“These changes may be both symptoms of, and contributors to, the inflammation and oxidative stress associated with obesity, and may help to explain why obese men may have altered semen parameters, potentially leading to altered fertility.”

“While some of the problems created by paternal obesity may be overcome by assisted reproduction techniques, the swath of implications following fertilization remains to be rigorously investigated,” they note.

The authors conclude the study by writing that efforts should be directed toward the implementation of treatments to correct or limit the observed changes “when weight loss prior to conception is neither practical nor realistic.”

Read more: https://link.springer.com/article/10.1007/s10815-020-01707-8

Male fertility got no boost from zinc, folic acid in study

Male fertility got no boost from zinc, folic acid in study

A rigorous U.S. government-led study found that zinc and folic acid supplements don’t boost men’s fertility, despite claims that they do.

The mineral and the vitamin are important for sperm production and are found in many common foods. Previous studies on whether over-the-counter supplements might boost sperm health have had conflicting results.

There were a few small trials that showed a benefit, but we needed some definitive evidence that this would work,” said lead author Enrique Schisterman, a researcher at the National Institute of Child Health and Human Development. The study published in the Journal of the American Medical Association showed it didn’t.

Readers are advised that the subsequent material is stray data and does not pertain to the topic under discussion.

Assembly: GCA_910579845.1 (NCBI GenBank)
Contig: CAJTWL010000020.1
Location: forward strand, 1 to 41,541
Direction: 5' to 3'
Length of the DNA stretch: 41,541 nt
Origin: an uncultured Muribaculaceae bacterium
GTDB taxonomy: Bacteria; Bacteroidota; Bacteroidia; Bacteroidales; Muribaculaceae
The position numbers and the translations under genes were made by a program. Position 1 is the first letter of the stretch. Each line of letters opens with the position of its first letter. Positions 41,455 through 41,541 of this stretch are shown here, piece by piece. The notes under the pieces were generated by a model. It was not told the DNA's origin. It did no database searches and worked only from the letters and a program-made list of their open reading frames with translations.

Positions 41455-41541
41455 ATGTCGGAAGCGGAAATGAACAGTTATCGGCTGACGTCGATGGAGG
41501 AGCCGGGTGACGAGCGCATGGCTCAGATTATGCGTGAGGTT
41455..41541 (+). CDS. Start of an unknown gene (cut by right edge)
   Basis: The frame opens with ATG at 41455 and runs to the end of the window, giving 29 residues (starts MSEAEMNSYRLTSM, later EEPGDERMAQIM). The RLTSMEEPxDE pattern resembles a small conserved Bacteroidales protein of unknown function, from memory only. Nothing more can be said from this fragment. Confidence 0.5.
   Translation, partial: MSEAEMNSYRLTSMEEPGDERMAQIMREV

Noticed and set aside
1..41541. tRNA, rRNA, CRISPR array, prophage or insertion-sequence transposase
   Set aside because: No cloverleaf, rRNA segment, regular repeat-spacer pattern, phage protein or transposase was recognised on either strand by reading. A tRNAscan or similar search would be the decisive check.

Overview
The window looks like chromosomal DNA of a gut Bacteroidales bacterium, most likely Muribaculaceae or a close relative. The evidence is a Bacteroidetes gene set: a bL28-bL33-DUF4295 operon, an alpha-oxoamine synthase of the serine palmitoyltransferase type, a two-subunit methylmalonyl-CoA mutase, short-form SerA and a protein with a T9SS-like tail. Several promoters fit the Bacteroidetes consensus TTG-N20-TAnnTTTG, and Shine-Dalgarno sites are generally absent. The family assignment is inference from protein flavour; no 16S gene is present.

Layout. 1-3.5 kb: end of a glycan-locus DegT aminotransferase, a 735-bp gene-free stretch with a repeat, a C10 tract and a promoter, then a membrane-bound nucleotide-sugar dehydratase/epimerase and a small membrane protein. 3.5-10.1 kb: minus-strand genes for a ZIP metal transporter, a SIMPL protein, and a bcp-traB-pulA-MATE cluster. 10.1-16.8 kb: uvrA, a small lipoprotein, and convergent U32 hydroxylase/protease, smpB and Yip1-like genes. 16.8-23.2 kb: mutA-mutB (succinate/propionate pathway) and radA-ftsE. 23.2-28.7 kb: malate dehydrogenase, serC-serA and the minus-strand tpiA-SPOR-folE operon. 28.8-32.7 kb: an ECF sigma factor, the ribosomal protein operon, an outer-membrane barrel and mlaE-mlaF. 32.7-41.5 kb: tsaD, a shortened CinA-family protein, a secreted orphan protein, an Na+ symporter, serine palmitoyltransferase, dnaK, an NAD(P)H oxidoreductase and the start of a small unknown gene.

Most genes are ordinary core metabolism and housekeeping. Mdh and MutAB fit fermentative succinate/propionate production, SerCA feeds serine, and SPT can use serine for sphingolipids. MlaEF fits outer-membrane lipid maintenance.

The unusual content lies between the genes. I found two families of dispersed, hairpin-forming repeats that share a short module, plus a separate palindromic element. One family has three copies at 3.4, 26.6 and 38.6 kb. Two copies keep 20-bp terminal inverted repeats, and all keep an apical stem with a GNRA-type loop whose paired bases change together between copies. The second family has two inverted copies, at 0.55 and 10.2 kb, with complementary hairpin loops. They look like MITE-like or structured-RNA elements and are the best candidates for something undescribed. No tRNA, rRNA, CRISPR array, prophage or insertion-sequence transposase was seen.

Schisterman called the results disappointing. Supplements cost about $60 a month compared with tens of thousands of dollars many couples spend on invasive medical treatment for infertility.

People who go through fertility treatment are really, really desperate to find something that works,” he said.

The institute paid for the study, which involved almost 2,400 men planning fertility treatments with their partners at four U.S. clinics.

The researchers avoided using over-the-counter supplements, which aren’t strictly regulated and may contain ingredients other than those listed on the label. Instead they created tablets that combined 5 milligrams of folic acid, similar to previous studies, and 30 mgs of zinc, a lower dose than in some studies to avoid potential side effects.

Half the men studied swallowed one tablet daily for six months; the other men took dummy pills. Several semen tests were performed during the study.

Over 18 months of follow-up, 820 babies were born, about equal numbers in each group. Sperm quality also was similar in both groups.

Sperm DNA changes linked with infertility were slightly more common in the supplement users and those men had more digestive side effects, which have been linked previously with zinc pills.

Infertility affects at least 50 million couples worldwide. It’s usually defined as not being able to conceive after a year of trying. Male infertility including low sperm counts or poor-quality sperm contributes to about 1 in 3 cases. Research suggests sperm counts in western countries have been declining for decades, for unknown reasons.

Read more: https://jamanetwork.com/journals/jama/fullarticle/2758450?guestAccessKey=47179784-451b-4342-aadd-5f74ea3f79b1&utm_source=For_The_Media&utm_medium=referral&utm_campaign=ftm_links&utm_content=tfl&utm_term=010720

Visit Us On FacebookVisit Us On Google PlusVisit Us On Linkedin